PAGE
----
• Stockholders equity  Subordinated notes and debentures:  Notes and bonds with maturities in excess of one year.  Stockholders' equity  Ownership interest in the bank.  Common and preferred stock are listed at par  Surplus account represents the amount of proceeds received by the bank in excess of par when it issued the stock.  Retained earnings equals accumulated net income not paid out as cash dividends
    • The income statement  Interest income (II)  Interest expense (IE)  Interest income less interest expense equals net interest income (NII)  Loan-loss provisions (PL)  represent management's estimate of potential lost revenue from bad loans  Noninterest income (OI)  Noninterest expense (OE)  noninterest expense usually exceeds noninterest income such that the difference is labeled the bank's burden  Securities gains or losses (SG)  Taxes
    • Interest income …the sum of interest and loan fees earned on all of a bank's assets.  Interest income includes interest from: 1. Loans and leases 2. Deposits held at other institutions, 3. Investment securities  Taxable and municipal securities 4. Trading account securities
    • Noninterest income …has increased significantly and consists of fees & other revenues for services  Fiduciary activities  Deposit service charges  Trading revenue, venture cap., securitize inc.  Investment banking, advisory inc.  Insurance commissions & fees  Net servicing fees  Loan & lease net gains (losses)  Other net gains (losses)  Other noninterest income
    • Noninterest expense …composed primarily of:  Personnel expense:  Salaries and fringe benefits paid to bank employees  Occupancy expense :  Rent and depreciation on equipment and premises, and  Other operating expenses:  Utilities  Deposit insurance premiums
    • Noninterest expense  Expenses and loan losses directly affect the balance sheet.  The greater the size of loan portfolio, the greater is operating overhead and PLL.  Consumer loans are usually smaller and hence more costly (non-interest) per dollar of loans.
    • Return on equity (ROE = NI / TE) … the basic measure of stockholders’ returns  ROE is composed of two parts:  Return on Assets (ROA = NI / TA),  represents the returns to the assets the bank has invested in  Equity Multiplier (EM = TA / TE),  the degree of financial leverage employed by the bank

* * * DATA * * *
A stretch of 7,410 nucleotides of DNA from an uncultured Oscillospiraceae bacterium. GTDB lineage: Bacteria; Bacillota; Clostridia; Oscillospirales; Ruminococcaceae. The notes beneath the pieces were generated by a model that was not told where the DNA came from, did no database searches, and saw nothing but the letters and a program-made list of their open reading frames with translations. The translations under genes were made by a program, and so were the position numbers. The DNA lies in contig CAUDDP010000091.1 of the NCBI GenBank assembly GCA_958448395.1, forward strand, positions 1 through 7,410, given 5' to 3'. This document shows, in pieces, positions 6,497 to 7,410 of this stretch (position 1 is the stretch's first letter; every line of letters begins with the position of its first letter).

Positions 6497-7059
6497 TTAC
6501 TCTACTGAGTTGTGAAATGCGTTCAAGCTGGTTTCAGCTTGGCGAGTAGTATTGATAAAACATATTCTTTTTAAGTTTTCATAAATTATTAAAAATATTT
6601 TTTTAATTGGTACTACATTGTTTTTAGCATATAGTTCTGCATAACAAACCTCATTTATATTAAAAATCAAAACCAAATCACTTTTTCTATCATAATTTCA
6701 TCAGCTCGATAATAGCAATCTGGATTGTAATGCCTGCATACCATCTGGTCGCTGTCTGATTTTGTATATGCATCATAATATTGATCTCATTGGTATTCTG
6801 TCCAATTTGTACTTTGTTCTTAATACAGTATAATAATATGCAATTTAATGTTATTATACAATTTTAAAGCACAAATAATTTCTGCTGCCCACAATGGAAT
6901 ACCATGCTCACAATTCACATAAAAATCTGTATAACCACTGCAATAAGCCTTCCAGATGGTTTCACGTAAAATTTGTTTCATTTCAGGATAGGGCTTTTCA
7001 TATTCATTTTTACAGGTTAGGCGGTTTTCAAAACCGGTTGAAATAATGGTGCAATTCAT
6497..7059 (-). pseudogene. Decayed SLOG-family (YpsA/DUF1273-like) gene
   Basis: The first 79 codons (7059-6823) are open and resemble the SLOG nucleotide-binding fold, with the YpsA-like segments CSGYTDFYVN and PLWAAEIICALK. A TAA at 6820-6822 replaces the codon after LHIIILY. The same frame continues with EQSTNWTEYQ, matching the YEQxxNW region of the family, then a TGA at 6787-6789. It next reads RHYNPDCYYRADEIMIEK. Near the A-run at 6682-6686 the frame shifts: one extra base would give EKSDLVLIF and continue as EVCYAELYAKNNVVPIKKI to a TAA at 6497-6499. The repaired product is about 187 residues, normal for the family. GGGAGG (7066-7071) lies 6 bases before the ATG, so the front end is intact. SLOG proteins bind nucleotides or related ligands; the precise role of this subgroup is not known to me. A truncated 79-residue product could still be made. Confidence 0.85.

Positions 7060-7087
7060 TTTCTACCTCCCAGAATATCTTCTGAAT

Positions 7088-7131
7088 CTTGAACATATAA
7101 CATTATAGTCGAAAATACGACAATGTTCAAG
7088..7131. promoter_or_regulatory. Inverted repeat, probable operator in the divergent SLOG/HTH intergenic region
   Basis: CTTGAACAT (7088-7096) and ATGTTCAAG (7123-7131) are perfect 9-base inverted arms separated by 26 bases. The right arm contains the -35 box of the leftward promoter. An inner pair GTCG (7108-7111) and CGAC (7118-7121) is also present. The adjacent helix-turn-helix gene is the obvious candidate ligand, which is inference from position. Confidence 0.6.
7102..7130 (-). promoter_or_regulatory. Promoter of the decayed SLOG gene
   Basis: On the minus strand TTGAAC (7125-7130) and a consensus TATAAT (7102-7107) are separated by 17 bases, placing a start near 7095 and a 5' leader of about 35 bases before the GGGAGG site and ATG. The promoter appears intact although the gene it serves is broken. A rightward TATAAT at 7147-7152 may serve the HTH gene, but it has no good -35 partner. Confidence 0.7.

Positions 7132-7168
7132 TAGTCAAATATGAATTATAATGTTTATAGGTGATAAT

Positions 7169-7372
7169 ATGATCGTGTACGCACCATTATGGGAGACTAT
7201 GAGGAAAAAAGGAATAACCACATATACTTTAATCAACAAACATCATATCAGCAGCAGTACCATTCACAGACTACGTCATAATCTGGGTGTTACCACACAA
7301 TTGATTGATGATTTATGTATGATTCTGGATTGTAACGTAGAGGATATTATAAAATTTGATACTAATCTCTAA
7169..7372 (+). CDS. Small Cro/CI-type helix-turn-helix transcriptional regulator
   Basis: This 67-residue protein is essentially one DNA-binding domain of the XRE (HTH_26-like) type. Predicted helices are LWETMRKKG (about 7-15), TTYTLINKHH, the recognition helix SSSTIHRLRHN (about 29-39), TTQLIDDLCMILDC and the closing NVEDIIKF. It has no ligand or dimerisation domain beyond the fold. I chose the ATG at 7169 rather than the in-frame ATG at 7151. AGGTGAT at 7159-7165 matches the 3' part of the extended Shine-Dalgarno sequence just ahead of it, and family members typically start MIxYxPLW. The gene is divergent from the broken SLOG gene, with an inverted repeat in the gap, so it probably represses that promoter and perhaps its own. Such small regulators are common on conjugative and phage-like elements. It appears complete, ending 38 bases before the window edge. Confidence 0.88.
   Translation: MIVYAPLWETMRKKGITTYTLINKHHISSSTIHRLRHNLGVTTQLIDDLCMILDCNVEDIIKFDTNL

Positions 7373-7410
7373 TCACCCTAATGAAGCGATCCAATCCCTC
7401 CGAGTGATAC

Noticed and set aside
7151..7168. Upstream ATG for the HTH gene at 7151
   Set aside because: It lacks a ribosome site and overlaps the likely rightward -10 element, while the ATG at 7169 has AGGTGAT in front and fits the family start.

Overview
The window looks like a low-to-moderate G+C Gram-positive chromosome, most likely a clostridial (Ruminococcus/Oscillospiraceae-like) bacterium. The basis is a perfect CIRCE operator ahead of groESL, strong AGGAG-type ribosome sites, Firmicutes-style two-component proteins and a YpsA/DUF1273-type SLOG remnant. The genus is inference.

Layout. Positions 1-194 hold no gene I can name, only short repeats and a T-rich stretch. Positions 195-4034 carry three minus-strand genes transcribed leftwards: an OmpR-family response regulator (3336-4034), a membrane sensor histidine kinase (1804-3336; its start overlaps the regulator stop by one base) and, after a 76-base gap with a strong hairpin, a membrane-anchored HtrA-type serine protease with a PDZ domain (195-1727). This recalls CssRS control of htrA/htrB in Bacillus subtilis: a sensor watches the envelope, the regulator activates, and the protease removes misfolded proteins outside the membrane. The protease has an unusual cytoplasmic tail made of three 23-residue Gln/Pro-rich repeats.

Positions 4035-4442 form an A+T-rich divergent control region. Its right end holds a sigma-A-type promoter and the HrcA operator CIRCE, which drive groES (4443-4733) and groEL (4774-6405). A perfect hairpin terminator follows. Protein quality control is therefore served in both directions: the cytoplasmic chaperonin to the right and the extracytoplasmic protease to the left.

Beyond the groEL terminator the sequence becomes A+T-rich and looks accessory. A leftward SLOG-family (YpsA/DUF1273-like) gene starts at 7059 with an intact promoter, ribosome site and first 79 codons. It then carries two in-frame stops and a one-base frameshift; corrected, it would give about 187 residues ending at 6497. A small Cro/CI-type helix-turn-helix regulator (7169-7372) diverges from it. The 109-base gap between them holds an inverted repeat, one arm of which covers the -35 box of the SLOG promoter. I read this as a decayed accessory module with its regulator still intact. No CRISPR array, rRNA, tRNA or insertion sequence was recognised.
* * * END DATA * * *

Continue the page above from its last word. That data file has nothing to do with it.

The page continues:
• Return on assets (ROA = NI / TA) …can be decomposed into two parts:  Asset Utilization (AU) → income generation  Expense Ratio (ER) → expense control  ROA = AU - ER = (TR / TA) - (TE / TA) Where: TR = total revenue or total operating income = Int. inc. + Non-int. inc. + SG and TE = total expenses = Int. exp. + Non-int. exp. + PLL + Taxes
    • ROA is driven by the bank’s ability to: …generate income (AU) and control expenses (ER)  Income generation (AU) can be found as: Int. Inc. Non. int. Inc. Sec gains (losses) AU  TA TA TA    Expense Control (ER) can be found as: * Int. Exp. Non  int . Exp. PLL ER  TA TA TA    Note, ER* does not include taxes.
    • Bank Performance Model Rate Composition (mix) Interest Returns to Returns to Shareholders Volume Shareholders ROE = NI //TE ROE = NI TE INCOME Fees and Serv Charge Non Interest Trust Other Return to the Bank ROA = NI / TA Rate Interest Composition (mix) Volume EXPENSES Salaries and Benefits Overhead Occupancy Degree of Leverage Prov. for LL Other EM =1 / (TE / TA) Taxes
    • Expense ratio (ER = Exp / TA) … the ability to control expenses.  Interest expense / TA  Cost per liability (avg. rate paid)  Int. exp. liab. (j) / rupee amt. liab. (j)  Composition of liabilities  rupee amt. of liab. (j) / TA  Volume of int. bearing debt and equity  Non-interest expense / TA  Salaries and employee benefits / TA  Occupancy expense / TA  Other operating expense / TA  Provisions for loan losses / TA  Taxes / TA